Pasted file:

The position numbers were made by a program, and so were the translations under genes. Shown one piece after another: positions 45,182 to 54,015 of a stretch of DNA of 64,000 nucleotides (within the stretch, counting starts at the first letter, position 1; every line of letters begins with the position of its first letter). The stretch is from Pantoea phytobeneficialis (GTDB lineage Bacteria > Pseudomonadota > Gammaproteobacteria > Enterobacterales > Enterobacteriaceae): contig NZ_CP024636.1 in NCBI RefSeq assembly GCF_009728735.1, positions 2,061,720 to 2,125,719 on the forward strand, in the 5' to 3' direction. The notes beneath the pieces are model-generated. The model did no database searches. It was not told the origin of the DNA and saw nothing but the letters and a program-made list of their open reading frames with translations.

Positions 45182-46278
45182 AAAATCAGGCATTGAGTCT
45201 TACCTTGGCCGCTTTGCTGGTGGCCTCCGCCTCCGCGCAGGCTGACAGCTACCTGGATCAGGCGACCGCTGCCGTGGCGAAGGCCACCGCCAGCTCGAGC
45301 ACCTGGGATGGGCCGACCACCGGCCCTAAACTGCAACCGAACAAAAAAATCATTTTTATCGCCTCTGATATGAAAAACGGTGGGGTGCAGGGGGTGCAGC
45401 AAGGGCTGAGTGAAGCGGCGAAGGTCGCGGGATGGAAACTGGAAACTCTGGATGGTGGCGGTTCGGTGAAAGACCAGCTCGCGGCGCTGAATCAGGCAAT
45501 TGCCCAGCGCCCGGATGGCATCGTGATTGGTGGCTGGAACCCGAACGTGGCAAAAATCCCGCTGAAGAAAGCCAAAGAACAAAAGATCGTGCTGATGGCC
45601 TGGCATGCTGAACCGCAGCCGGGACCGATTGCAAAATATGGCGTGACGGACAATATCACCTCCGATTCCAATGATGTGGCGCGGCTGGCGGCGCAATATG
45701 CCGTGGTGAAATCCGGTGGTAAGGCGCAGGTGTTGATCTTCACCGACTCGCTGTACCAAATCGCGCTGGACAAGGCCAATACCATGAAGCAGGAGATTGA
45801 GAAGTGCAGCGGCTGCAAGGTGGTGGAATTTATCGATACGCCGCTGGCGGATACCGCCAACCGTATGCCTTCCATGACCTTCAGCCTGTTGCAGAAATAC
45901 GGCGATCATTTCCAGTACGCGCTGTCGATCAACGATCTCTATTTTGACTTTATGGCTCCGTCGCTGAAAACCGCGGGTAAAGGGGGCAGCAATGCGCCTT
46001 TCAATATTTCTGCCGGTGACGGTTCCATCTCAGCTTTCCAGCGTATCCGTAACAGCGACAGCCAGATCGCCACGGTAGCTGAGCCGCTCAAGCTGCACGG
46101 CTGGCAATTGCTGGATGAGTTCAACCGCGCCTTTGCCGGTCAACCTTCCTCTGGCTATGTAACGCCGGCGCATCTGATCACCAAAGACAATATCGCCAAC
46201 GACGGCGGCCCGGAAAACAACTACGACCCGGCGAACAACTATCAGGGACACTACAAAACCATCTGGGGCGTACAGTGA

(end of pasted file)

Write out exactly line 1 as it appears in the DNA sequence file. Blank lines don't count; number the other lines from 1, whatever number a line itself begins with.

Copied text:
The position numbers were made by a program, and so were the translations under genes. Shown one piece after another: positions 45,182 to 54,015 of a stretch of DNA of 64,000 nucleotides (within the stretch, counting starts at the first letter, position 1; every line of letters begins with the position of its first letter). The stretch is from Pantoea phytobeneficialis (GTDB lineage Bacteria > Pseudomonadota > Gammaproteobacteria > Enterobacterales > Enterobacteriaceae): contig NZ_CP024636.1 in NCBI RefSeq assembly GCF_009728735.1, positions 2,061,720 to 2,125,719 on the forward strand, in the 5' to 3' direction. The notes beneath the pieces are model-generated. The model did no database searches. It was not told the origin of the DNA and saw nothing but the letters and a program-made list of their open reading frames with translations.